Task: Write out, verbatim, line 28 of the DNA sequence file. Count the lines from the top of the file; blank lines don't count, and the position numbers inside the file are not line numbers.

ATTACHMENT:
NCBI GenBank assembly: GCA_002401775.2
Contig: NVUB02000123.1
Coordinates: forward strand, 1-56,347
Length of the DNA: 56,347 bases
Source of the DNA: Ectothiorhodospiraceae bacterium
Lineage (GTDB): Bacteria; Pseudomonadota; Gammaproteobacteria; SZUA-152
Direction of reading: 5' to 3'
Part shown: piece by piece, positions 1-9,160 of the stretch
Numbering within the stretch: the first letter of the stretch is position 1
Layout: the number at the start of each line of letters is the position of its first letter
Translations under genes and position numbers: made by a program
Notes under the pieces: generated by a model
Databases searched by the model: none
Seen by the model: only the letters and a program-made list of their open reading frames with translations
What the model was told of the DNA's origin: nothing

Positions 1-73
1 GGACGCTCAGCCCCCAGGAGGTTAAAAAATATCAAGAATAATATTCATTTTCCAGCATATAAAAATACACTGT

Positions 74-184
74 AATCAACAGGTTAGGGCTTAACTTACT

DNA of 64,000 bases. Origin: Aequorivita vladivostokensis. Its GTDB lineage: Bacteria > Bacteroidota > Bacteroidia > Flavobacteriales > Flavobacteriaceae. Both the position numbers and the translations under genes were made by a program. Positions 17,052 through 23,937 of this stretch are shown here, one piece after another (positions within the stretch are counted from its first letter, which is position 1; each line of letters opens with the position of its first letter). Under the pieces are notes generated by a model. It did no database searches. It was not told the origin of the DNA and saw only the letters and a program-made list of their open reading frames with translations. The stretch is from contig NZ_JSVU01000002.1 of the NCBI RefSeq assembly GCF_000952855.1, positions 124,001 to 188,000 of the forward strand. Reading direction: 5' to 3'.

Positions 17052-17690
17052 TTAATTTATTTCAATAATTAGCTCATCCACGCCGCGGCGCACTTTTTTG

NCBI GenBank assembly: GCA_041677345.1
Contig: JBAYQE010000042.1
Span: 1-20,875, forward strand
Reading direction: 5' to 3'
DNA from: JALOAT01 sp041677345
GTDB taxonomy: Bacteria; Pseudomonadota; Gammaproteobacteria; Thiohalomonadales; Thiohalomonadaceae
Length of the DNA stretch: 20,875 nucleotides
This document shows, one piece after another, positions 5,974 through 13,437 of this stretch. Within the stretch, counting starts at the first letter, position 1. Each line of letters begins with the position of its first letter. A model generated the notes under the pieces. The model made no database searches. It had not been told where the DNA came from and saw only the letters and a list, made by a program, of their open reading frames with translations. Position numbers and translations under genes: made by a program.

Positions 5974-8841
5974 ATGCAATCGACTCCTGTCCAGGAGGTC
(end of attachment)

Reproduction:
GTDB taxonomy: Bacteria; Pseudomonadota; Gammaproteobacteria; Thiohalomonadales; Thiohalomonadaceae